I have been saying for a while now that Consumerism is a horse in a world of cars. It exists in a paradigm that might have once been true but with each passing year it becomes less and less so. This is partly why corruption and financial consolidation are such problems. We are using a system that presumes non-global markets, slow trade when trade does exist, and centralized production and distribution. There are other things as well but basically our economy is built off the same framework that existed in a time when people only ever really met folks in their town or city.
Now I can order things from thousands of miles away and get them in a matter of days. Stock market purchasing and selling both happening many times per fraction of a second. The world has changed and it has changed dramatically. If you aren’t near a wifi spot you are reading about this from a device that is talking to a metal box hurtling around our planet. It’s obscene, even if we just talked about landline internet it still would be so.
Poverty is quite large in the US, 45 million people in the US are in poverty. That’s pretty crazy, far too high. Realistically anything above 0 is too high, but even when you account for the greed of the macro organism of humanity, 45 million is a holy shit kind of number. It exists because consumerism is not a moral governing system. In a consumerist society your only goal is profits, I’m not entirely clear why this is a good thing. On the surface this sounds like something that George Orwell would have written and we’d have all scoffed at how cringeworthy it was. But…here we are.
So once you take out the humanity of the system you look towards the goal. Profits. Maximum Profits. It is cheaper to get your goods manufactured in countries that have even lower moral imperatives than your current one. You find the nation that is willing to allow abuse of their people to the furthest extent and then you employ businesses there. The next step is where things get tricky. Currently you are still hiring people, that’s messy. People need to eat, they start wanting better lives, and in general they are huge pains in the ass when you just want thralls.
In come machines. The fuel requirements they require are almost always cheaper than the food costs of humans. They never demand better wages because they are mindless. The number of people you need to maintain machines is far lower than the number of people you need as a whole to complete nearly any project. There was a time in the past when machines weren’t as dextrous as people but that is becoming less and less the case with each passing month, let alone year. Soon self driving cars will eliminate the jobs of at least 10 million people in the US, that’s 10 million new folks without wages on top of the 45 million already there.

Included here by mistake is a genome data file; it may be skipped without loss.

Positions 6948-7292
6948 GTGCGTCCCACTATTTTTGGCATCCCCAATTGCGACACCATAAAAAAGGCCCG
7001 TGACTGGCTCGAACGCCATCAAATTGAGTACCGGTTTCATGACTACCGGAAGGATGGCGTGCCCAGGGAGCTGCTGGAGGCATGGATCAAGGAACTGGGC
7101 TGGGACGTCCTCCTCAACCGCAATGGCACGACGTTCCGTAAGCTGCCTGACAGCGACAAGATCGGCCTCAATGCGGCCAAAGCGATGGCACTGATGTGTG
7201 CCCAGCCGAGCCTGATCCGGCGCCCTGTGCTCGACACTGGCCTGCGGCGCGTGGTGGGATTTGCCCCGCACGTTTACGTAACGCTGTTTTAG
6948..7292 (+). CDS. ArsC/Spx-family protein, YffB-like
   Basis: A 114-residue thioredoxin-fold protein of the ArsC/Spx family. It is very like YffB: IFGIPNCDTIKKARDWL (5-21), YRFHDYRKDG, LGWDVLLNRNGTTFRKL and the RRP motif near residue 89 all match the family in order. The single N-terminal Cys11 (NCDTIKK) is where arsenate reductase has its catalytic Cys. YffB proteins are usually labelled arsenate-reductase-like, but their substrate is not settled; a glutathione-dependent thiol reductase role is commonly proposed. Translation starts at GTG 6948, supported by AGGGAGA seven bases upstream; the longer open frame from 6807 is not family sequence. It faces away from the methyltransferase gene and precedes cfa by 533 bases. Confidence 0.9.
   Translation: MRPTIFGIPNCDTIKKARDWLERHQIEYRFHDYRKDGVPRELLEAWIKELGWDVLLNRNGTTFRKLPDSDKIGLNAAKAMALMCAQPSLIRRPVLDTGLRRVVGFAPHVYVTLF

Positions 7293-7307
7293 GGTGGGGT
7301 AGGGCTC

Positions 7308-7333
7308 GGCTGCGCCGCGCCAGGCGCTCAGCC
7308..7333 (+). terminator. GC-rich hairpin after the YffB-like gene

So now you are at 55 million people, or 1/6th of the entire population of the US. Following self driving cars you will be seeing better mechanisms for factory machines. Tesla in particular is showing just how awesome you can make robots (as is DARPA).
Machines that can fuel cars, drive cars, manufacture clothing, food, etc. These are all things that either exist or will in the next 15 years. Each one of these things will eliminate some percent of jobs. We should take a moment to watch a video on the topic, listen to a nice sultry voice for once.
Back? I suppose he said what I would have said. But consider this, 3D printers are going to be building things on the atomic level in the next two decades. I am saying this with 100% confidence, for whatever that’s worth. So once you have a printer that can make everything you no longer need to ship anything but matter. Raw matter to be made into things within your home. If you build a large 3D printer that then prints smaller 3D printers you create a system where now you are only selling designs or raw matter. Robots can easily store matter into boxes (or however these things are transported). Robots can also repair other robots. You can create a self sustaining system where humans literally are unnecessary for the economy.
So what do you do when you’ve got billions of people, almost all of them unemployed?
You certainly don’t spend money to buy things. Or maybe you do. It seems to me either consumerism will die, at a time long after it harms hundreds of millions of people and nearly destroys the environment, or there will be a miraculous dystopia where everything should be free but basically nothing is.